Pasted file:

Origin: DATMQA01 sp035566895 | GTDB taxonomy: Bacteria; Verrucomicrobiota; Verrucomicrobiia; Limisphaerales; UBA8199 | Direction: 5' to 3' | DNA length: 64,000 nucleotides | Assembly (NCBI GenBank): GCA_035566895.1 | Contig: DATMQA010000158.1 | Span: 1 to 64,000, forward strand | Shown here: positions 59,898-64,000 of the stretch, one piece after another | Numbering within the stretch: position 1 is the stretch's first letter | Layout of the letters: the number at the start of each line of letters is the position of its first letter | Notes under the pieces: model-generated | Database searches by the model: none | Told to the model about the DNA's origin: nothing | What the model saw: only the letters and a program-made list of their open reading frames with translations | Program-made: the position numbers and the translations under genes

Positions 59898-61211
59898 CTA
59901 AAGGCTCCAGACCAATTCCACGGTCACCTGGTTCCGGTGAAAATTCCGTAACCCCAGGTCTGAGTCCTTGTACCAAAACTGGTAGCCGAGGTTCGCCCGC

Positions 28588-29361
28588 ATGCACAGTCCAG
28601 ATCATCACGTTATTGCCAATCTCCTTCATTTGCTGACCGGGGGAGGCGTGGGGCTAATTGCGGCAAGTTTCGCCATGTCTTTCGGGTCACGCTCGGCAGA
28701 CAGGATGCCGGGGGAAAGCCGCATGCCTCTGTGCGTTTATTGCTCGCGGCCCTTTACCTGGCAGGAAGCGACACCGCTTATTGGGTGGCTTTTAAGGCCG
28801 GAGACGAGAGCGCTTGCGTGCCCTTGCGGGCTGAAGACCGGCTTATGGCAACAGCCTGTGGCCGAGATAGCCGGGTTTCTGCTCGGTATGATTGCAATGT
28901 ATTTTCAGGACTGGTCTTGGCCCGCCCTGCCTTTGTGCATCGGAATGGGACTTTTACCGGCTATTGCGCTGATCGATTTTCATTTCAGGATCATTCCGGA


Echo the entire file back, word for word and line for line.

Origin: DATMQA01 sp035566895 | GTDB taxonomy: Bacteria; Verrucomicrobiota; Verrucomicrobiia; Limisphaerales; UBA8199 | Direction: 5' to 3' | DNA length: 64,000 nucleotides | Assembly (NCBI GenBank): GCA_035566895.1 | Contig: DATMQA010000158.1 | Span: 1 to 64,000, forward strand | Shown here: positions 59,898-64,000 of the stretch, one piece after another | Numbering within the stretch: position 1 is the stretch's first letter | Layout of the letters: the number at the start of each line of letters is the position of its first letter | Notes under the pieces: model-generated | Database searches by the model: none | Told to the model about the DNA's origin: nothing | What the model saw: only the letters and a program-made list of their open reading frames with translations | Program-made: the position numbers and the translations under genes

Positions 59898-61211
59898 CTA
59901 AAGGCTCCAGACCAATTCCACGGTCACCTGGTTCCGGTGAAAATTCCGTAACCCCAGGTCTGAGTCCTTGTACCAAAACTGGTAGCCGAGGTTCGCCCGC

Positions 28588-29361
28588 ATGCACAGTCCAG
28601 ATCATCACGTTATTGCCAATCTCCTTCATTTGCTGACCGGGGGAGGCGTGGGGCTAATTGCGGCAAGTTTCGCCATGTCTTTCGGGTCACGCTCGGCAGA
28701 CAGGATGCCGGGGGAAAGCCGCATGCCTCTGTGCGTTTATTGCTCGCGGCCCTTTACCTGGCAGGAAGCGACACCGCTTATTGGGTGGCTTTTAAGGCCG
28801 GAGACGAGAGCGCTTGCGTGCCCTTGCGGGCTGAAGACCGGCTTATGGCAACAGCCTGTGGCCGAGATAGCCGGGTTTCTGCTCGGTATGATTGCAATGT
28901 ATTTTCAGGACTGGTCTTGGCCCGCCCTGCCTTTGTGCATCGGAATGGGACTTTTACCGGCTATTGCGCTGATCGATTTTCATTTCAGGATCATTCCGGA